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Like in most countries, India follows a system of imparting knowledge to students in the form of a tier-system of education (e.g. 10+2+3 for general studies) so that necessary level of teaching and learning is provided to only those sections of people who actually require that level of knowledge. There are also various skill-based training and vocational education system in place in India. There are reasoning behind the form of pedagogy developed for education system chosen by govt in own countries. The question each student/youngster should be asking self is ‘How much education is enough for self and future career making?’

Logically, we can consider all forms of profession being comprised of two types of education needs – Business aspect and technical aspect. For example, rice is an essential food needed in our daily lives. Knowledge is required to understand how to cultivate and get rice – thus, that’s about technicality and there are students learning courses on Agriculture (e.g. Bachelor of Science in Agriculture). Also, knowledge is required to obtain rice from fields, transport rice to storage, distribute rice bags to wholesalers, sell rice to consumers – thus that’s about business and there are students learning courses on Management of Agriculture businesses (e.g. Master of Management in Agro-based business). Similarly, for better healthcare system, we got education systems on becoming doctors, nurses, paramedics, pharmacists, social carers, dentists, medical technicians, etc. In order to systematize the know-how to cater to needs around us, we create ways of educating the learners in a leveling tier approach. Thus, if we try to see the bigger picture around a profession and the related environment within which the profession operates, we can realize that education is rather about providing a common sense way of dealing with our societal needs.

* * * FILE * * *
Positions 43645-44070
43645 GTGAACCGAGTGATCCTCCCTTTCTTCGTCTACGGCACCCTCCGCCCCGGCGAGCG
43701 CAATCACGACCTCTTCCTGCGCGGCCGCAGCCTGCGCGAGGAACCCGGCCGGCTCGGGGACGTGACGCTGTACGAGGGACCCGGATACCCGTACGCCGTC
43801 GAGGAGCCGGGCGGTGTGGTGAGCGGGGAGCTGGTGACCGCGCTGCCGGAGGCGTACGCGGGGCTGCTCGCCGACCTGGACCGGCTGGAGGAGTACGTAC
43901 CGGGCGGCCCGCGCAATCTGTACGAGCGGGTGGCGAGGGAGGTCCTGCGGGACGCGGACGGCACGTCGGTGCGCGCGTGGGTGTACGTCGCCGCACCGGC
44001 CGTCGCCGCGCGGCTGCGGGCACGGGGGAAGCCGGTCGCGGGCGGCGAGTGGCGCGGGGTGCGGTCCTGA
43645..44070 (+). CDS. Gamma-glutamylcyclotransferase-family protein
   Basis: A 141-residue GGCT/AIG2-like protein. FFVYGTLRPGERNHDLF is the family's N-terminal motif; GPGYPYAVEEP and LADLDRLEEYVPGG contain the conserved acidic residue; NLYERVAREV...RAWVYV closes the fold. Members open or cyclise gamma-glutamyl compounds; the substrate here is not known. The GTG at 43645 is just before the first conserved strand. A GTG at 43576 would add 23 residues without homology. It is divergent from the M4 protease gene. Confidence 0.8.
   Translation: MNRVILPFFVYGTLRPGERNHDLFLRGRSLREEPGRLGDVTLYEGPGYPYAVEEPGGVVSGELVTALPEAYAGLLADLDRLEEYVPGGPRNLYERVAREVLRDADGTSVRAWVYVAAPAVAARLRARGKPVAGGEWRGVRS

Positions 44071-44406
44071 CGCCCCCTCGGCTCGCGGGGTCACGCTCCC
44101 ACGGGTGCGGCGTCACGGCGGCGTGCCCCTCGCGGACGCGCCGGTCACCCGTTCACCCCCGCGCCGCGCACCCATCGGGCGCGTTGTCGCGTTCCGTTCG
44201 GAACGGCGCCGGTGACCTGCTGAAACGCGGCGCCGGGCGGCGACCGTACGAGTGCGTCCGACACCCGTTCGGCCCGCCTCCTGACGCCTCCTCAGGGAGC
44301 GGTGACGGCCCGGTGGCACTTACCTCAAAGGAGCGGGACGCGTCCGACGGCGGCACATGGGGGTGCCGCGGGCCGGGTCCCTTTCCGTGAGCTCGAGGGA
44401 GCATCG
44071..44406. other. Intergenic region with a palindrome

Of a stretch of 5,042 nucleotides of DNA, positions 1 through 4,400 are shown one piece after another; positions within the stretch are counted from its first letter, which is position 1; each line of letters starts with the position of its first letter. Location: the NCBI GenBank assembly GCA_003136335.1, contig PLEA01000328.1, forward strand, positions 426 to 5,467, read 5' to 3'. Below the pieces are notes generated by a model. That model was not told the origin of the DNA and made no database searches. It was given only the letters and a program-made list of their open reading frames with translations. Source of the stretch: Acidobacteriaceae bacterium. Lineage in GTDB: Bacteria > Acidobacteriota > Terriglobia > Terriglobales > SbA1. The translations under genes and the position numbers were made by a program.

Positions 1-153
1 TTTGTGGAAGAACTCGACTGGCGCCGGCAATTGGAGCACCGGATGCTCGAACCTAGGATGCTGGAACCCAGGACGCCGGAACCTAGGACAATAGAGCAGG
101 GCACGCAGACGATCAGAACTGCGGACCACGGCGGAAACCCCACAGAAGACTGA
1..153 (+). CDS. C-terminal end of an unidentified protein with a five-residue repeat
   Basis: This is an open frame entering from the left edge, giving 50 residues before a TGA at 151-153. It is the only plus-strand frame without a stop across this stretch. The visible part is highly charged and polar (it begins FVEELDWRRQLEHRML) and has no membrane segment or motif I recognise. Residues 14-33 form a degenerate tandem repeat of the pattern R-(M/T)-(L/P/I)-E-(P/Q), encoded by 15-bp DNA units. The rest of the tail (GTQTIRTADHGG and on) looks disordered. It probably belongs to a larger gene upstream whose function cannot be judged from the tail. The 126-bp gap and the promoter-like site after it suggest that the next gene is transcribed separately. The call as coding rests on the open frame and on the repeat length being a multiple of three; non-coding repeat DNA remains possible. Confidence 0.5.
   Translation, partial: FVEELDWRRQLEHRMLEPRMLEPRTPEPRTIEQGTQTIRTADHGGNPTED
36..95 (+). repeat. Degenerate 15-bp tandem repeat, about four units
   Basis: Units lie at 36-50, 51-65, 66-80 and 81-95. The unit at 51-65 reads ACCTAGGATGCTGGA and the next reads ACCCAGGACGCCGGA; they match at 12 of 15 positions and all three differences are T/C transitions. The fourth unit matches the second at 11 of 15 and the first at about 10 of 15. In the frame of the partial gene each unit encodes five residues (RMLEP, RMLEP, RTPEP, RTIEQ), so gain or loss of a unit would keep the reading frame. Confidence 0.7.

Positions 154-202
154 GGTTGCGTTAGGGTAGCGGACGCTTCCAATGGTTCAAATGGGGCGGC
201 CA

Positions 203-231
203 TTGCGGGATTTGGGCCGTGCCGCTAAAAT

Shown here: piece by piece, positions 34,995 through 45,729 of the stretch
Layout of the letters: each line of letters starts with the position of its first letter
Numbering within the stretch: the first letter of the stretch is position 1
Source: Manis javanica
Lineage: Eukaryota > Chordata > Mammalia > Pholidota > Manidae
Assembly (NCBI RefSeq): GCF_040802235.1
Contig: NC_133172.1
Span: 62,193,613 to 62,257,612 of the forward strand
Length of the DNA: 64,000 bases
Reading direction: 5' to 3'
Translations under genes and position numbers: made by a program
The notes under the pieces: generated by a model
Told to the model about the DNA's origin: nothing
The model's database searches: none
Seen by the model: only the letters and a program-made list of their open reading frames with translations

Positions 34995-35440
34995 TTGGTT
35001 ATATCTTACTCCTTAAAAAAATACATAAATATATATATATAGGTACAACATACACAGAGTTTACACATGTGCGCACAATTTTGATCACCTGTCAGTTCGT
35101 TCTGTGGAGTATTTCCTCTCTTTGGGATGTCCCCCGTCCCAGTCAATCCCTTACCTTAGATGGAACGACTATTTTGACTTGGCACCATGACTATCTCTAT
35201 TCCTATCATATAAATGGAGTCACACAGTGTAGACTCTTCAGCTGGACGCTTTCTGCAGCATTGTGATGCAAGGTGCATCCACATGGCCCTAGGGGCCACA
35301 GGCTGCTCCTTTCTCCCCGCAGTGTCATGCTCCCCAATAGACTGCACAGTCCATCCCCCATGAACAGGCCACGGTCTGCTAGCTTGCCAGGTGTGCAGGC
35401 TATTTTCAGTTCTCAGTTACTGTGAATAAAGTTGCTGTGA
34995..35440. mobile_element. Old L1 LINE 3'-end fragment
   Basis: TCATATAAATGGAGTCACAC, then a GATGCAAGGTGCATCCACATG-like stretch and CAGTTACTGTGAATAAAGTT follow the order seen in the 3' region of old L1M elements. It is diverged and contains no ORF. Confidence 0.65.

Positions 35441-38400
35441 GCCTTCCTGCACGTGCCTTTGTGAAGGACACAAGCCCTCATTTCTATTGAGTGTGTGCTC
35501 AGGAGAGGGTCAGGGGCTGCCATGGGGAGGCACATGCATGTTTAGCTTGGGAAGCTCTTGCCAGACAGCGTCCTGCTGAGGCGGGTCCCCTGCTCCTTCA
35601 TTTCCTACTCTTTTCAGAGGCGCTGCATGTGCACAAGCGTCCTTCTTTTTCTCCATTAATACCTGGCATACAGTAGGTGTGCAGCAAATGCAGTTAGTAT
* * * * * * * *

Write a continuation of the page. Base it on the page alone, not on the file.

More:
Having a basic level of education (10th Standard in India) is sufficient for someone to understand the society’s common sense better. Having intermediary level of education (12th standard in India) is about preparing someone to have an interest in a segment of industry/knowledge with more focus; while having a graduate level of education (12+3 standard in India) is about giving the specific required level of knowledge to someone to execute the most tasks necessary in that industry segment. Further level of education (Masters or doctorate levels in India) are to provide specialization study to understand with more depth why things happen as they are and what new approaches can be created/discovered to do things in a better way. Thus, one does not need to go to college or university for higher study ‘as mandatory need’, but rather based on ‘situational need’. Just to reemphasize this view, globally reputed firms such as ‘Apple’ and ‘Microsoft’ are founded by College drop-outs (whom latter employs qualified engineers/managers with degrees and doctorates to run the companies). Even locally within Manipur (and in other parts of India), we can see large businesses run by not even 10th standard pass entrepreneurs and yet these able-industrialists manage to run their businesses by employing skilled engineers and managers accordingly.